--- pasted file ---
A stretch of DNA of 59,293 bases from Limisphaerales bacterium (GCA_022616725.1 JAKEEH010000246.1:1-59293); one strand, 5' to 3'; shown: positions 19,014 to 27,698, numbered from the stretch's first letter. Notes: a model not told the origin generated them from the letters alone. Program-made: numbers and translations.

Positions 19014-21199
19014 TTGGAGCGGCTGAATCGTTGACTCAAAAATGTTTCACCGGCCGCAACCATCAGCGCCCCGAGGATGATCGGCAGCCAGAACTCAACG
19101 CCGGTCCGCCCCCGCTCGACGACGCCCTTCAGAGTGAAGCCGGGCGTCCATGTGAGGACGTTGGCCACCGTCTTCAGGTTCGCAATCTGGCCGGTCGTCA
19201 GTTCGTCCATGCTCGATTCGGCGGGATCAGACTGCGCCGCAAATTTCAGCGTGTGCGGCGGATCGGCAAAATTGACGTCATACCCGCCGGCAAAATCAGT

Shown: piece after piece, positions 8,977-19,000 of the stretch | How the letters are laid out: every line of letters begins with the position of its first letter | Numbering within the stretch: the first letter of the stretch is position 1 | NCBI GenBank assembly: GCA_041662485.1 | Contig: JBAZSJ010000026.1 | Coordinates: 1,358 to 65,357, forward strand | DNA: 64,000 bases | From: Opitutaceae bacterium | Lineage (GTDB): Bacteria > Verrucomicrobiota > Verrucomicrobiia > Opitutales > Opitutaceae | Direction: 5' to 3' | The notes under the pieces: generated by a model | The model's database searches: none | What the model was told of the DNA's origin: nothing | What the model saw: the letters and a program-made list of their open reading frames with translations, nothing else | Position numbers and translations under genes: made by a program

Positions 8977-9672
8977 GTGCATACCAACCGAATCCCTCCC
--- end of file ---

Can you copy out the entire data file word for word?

A stretch of DNA of 59,293 bases from Limisphaerales bacterium (GCA_022616725.1 JAKEEH010000246.1:1-59293); one strand, 5' to 3'; shown: positions 19,014 to 27,698, numbered from the stretch's first letter. Notes: a model not told the origin generated them from the letters alone. Program-made: numbers and translations.

Positions 19014-21199
19014 TTGGAGCGGCTGAATCGTTGACTCAAAAATGTTTCACCGGCCGCAACCATCAGCGCCCCGAGGATGATCGGCAGCCAGAACTCAACG
19101 CCGGTCCGCCCCCGCTCGACGACGCCCTTCAGAGTGAAGCCGGGCGTCCATGTGAGGACGTTGGCCACCGTCTTCAGGTTCGCAATCTGGCCGGTCGTCA
19201 GTTCGTCCATGCTCGATTCGGCGGGATCAGACTGCGCCGCAAATTTCAGCGTGTGCGGCGGATCGGCAAAATTGACGTCATACCCGCCGGCAAAATCAGT

Shown: piece after piece, positions 8,977-19,000 of the stretch | How the letters are laid out: every line of letters begins with the position of its first letter | Numbering within the stretch: the first letter of the stretch is position 1 | NCBI GenBank assembly: GCA_041662485.1 | Contig: JBAZSJ010000026.1 | Coordinates: 1,358 to 65,357, forward strand | DNA: 64,000 bases | From: Opitutaceae bacterium | Lineage (GTDB): Bacteria > Verrucomicrobiota > Verrucomicrobiia > Opitutales > Opitutaceae | Direction: 5' to 3' | The notes under the pieces: generated by a model | The model's database searches: none | What the model was told of the DNA's origin: nothing | What the model saw: the letters and a program-made list of their open reading frames with translations, nothing else | Position numbers and translations under genes: made by a program

Positions 8977-9672
8977 GTGCATACCAACCGAATCCCTCCC